When ‘Boundary Policing’ Becomes Intimidation: How the Media Protect Their Turf

The cover of The New York Times’ on a newsstand in New York, May 24, 2020 (Andrew Kelly/Reuters)
For peddlers of ideology, free inquiry is a business risk — hence the obsession with stamping out samizdat.

Two weeks ago, the author of the Slate Star Codex (SSC) blog deleted its archive after a New York Times reporter threatened to leak his personal information in a story. The blogger, a psychiatrist who goes by “Scott Alexander” (his first and middle names), says he went offline out of concern for his personal safety and that of his psychiatric patients. In an email, Alexander told me he had not heard from the Times since deleting his blog on June 23.

Slate Star Codex is part of the canon of the “rationalist” community — a group of academics and technologists who aim to maximize the accuracy of their beliefs by testing them using Bayesian methods. The rationalist emphasis on unbiased empirical analysis often leads them into dangerous territory: In a 2015 post on feminism, Alexander argued that the gender earnings gap is the result of women’s professional and educational choices, rather than misogyny; elsewhere, he has suggested that the British Empire had positive effects on its colonial subjects and that certain ethnic groups may have inherently higher IQs than others.

The attempted “doxxing” of Scott Alexander is only the latest attempt by the mainstream media to proscribe the limits of public discourse. Because Alexander does not rely on publishers or advertisers, he can grapple with questions that academics and popular writers wouldn’t touch with a ten-foot pole. But Times tech correspondent Cade Metz seemed to have found a way around this — not only by threatening to print Alexander’s name but also by writing a story about “the overlap between SSC and the Y Combinator/Andreessen-Horowitz crowd,” a reference to two prominent venture-capital firms. But wait: Neither Y Combinator (YC) nor Andreessen-Horowitz (a16z) funds or otherwise supports Slate Star Codex. Alexander says that while YC founder Paul Graham reads his blog, he “cannot remember ever meeting or conversing with anyone” affiliated with YC. And outside of self-help clickbait (“Nine Books Warren Buffett Thinks You Should Read This Year”), the reading habits of businesspeople rarely make headlines.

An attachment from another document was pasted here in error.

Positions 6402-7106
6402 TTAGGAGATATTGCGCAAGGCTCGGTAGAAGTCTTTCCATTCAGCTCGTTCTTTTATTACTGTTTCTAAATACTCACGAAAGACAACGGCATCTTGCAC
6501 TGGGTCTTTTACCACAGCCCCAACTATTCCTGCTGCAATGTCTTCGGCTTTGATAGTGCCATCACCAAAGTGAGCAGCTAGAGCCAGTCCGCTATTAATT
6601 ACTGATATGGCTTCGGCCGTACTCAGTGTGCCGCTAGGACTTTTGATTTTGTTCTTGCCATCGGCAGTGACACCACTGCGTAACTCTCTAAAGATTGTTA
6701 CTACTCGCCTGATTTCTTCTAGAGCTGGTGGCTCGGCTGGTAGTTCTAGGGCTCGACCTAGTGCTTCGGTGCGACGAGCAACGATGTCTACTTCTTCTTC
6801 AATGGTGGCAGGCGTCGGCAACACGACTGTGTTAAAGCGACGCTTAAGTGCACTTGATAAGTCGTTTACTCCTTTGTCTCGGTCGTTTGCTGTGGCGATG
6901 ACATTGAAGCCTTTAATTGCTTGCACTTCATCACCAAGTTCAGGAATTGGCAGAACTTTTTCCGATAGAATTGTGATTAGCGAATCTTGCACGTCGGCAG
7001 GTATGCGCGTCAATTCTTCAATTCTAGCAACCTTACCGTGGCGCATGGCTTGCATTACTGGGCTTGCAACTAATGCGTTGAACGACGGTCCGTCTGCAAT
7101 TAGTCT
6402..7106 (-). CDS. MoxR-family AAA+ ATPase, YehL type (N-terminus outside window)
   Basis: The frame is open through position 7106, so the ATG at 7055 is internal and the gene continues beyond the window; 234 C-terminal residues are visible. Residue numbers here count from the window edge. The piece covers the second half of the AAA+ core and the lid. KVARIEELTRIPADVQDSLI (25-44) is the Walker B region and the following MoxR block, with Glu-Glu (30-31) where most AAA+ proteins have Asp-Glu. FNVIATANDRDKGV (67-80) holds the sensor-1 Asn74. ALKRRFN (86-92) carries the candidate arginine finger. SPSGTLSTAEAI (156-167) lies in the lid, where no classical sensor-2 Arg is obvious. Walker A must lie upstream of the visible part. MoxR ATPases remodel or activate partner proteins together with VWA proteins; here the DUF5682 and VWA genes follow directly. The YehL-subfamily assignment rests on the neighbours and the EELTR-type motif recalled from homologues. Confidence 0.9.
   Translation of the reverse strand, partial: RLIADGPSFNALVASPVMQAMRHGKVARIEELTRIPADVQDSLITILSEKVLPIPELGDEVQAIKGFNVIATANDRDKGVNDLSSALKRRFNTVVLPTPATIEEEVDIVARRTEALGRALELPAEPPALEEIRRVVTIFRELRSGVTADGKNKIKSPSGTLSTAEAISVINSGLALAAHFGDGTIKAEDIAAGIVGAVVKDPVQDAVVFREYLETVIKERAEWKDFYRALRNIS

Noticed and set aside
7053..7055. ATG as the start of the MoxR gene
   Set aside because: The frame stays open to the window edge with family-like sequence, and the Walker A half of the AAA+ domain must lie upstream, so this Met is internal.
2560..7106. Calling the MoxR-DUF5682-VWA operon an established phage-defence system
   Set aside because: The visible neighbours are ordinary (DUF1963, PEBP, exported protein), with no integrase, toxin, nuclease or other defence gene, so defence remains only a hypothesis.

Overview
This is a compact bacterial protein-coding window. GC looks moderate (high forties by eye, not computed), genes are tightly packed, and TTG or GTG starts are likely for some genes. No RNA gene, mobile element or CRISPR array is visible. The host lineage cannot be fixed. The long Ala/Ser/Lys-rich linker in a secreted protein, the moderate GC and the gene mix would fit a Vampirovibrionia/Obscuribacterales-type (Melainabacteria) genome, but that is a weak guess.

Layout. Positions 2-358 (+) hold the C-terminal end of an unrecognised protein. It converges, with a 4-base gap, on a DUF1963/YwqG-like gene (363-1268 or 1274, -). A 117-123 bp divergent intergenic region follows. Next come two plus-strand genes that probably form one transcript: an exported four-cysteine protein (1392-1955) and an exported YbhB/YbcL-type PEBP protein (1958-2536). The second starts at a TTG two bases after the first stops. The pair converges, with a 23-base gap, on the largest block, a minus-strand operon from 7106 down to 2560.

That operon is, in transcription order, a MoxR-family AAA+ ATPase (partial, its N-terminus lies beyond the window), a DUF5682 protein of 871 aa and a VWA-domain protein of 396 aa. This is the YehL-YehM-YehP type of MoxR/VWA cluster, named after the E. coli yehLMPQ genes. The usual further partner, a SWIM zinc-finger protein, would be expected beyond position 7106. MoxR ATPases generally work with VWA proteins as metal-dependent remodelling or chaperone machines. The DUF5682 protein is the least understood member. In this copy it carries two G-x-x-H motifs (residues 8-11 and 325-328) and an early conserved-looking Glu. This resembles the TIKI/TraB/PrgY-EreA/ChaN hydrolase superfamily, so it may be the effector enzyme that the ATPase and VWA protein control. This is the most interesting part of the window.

What, then, is the “overlap” to which Metz refers? Like Alexander, Graham and Marc Andreessen make the mistake of deviating from the Times bestseller list and reading unapproved literature. As technologists with money on the line, they are subject to objective standards of accuracy in their thinking and work. It is not enough for them to be popular; they have to be correct. Unsurprisingly, they sometimes run afoul of polite orthodoxy. The “overlap” stems from their shared independence.

Graham, an early investor in Airbnb, Stripe, and Dropbox, has been through the wringer before. In a 2013 Atlantic article titled “Paul Graham Proves Sexism in Tech Is Still a Problem,” he was tarred and feathered for pointing out that young women, on the whole, tend to be less interested than young men in computer science. Never mind that Graham suggested reforming primary-school curricula to encourage more women to go into technology. By pointing out an observable fact that cut against the media narrative on sexism in Silicon Valley, he undermined the legitimacy of journalists whose work depends on the menace of discrimination. They were not going to let him get away with it.